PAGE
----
SEOUL, Feb. 12 (Korea Bizwire) — A recent survey found that one in two people in their 20s and 30s have positive perceptions of the “flex” consumption trend, a form of consumption in which people boast while spending money on expensive products.
According to a survey of 3,064 people in their 20s and 30s conducted by online job portal Saramin, 52.1 percent said they think flex consumption is positive.
As for why they like flex consumption, 52.6 percent of respondents said “because of the importance of self-satisfaction.”
Other important reasons included 43.2 percent citing “because time to enjoy expensive luxury is limited,” 34.8 percent choosing “because flex is good for relieving stress,” and 32.2 percent citing “because flex is about enjoying life.”
More than half of the respondents, 54.5 percent, said they would like to spend more on flex consumption in the future, and they picked “high-priced luxury,” accounting for 40.8 percent, as their top spending priority.
Following on the wish list was 36.7 percent hoping to “travel the world”, 27 percent wanting to “eat good food,” 24.6 percent hoping to “buy an automobile,” 23.2 percent wishing for “real estate such as houses and land” and 21.6 percent hoping for “electronic appliances.”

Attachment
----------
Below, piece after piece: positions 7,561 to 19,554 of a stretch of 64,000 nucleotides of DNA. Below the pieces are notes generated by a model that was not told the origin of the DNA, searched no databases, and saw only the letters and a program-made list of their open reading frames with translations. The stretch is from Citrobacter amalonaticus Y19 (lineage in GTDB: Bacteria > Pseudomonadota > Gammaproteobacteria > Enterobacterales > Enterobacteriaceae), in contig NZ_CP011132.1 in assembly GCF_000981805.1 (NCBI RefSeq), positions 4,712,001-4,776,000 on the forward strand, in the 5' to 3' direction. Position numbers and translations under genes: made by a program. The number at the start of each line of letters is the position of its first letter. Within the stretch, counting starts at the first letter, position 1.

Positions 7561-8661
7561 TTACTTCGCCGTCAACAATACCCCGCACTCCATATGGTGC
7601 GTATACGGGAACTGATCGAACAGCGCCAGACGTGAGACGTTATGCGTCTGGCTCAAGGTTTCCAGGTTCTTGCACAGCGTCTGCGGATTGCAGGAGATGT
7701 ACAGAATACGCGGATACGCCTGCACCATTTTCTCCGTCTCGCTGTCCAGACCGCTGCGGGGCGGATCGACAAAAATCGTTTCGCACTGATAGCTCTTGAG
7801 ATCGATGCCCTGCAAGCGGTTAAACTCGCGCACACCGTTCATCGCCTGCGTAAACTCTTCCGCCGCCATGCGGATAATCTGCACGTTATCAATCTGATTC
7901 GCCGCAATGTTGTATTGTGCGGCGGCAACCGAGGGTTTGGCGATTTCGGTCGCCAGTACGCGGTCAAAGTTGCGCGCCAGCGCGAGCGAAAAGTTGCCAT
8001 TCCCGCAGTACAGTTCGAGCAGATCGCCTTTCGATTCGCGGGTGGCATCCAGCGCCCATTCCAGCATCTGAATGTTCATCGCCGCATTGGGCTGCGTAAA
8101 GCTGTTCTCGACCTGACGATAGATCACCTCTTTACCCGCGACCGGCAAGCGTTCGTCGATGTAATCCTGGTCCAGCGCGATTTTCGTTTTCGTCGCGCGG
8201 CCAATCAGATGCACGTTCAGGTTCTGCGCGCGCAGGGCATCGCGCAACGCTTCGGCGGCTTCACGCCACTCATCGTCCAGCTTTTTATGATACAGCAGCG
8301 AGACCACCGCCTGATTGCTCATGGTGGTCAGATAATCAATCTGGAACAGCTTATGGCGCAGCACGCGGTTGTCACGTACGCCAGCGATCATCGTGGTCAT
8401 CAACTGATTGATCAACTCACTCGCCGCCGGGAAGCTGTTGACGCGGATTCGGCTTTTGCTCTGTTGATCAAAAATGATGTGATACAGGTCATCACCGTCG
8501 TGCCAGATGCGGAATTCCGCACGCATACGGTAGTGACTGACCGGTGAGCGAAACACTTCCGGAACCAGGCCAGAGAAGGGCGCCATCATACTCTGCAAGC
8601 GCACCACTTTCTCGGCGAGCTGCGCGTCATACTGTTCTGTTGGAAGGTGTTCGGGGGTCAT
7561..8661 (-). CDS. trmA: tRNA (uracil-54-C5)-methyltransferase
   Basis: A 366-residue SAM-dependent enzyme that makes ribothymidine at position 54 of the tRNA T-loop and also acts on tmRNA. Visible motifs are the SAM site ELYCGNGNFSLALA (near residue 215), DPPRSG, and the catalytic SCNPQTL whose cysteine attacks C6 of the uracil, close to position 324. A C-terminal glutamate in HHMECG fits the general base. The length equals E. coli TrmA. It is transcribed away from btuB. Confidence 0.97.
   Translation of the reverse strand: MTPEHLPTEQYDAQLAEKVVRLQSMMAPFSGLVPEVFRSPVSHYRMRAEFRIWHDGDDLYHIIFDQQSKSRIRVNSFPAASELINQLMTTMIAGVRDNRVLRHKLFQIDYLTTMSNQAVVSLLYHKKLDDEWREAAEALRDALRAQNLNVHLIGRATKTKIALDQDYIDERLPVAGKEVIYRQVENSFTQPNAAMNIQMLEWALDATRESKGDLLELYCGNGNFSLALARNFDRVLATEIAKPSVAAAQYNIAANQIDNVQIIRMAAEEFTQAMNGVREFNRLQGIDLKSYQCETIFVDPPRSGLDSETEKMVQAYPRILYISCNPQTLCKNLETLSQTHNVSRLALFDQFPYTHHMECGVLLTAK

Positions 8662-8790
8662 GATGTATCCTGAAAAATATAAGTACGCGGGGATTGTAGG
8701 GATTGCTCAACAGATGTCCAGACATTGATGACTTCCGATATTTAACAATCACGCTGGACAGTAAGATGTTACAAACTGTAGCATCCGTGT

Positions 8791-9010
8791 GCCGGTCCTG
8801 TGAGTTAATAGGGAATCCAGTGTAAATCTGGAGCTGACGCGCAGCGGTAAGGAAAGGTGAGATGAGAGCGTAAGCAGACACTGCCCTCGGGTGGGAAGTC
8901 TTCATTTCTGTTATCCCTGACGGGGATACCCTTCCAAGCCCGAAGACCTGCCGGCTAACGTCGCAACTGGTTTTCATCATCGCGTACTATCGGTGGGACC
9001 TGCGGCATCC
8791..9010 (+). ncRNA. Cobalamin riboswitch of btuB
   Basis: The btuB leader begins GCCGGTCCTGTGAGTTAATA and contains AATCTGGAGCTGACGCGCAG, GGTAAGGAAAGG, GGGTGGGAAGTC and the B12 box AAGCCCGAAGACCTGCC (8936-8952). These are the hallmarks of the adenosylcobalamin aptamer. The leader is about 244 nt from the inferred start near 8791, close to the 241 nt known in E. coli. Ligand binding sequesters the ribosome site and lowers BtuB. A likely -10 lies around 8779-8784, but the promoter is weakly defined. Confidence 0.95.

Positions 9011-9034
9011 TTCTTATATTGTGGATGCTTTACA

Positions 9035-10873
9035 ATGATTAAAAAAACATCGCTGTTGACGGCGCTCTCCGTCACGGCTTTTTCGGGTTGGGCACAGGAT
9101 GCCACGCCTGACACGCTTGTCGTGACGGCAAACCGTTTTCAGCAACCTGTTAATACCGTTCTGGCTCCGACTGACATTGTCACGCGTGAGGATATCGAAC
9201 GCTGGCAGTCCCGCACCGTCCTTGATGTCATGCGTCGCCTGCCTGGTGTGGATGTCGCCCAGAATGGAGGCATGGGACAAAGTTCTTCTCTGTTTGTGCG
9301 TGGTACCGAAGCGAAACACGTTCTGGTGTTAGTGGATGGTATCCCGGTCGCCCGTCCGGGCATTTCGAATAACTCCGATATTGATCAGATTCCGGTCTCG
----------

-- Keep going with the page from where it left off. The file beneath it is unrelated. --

Meanwhile, 26.7 percent of the respondents said they had experienced flex consumption.
There was little difference in the flex items purchased compared to the wish list.
High-priced luxury goods topped the list of purchases, accounting for 53.1 percent, followed by world travel at 28.6 percent, food at 26.1 percent, electric appliances at 26.1 percent, and automobiles at 21.6 percent.
Respondents spent an average of 8.4 million won (US$7,100) to ‘flex’ throughout the year.
As for how often people flexed, 25.6 percent said once a year. Flex consumption was mainly paid using monthly salary, which accounted for 70 percent.
In addition, savings accounted for 30.8 percent, and credit card installment accounted for 13.4 percent.
On the other hand, 1,467 respondents had a negative opinion about flex consumption.
They picked “because they thought it promotes excessive consumption,” which accounted for 67.7 percent of the responses, as the main reason why they were in opposition.
Excessive consumption was followed by 36.3 percent saying “flex is like having a false dream”, 26.7 percent who said “flex makes me feel a sense of relative deprivation”, and 10.6 percent who chose “flex does not allow one to pursue economies of scale.”
Ashley Song (firstname.lastname@example.org)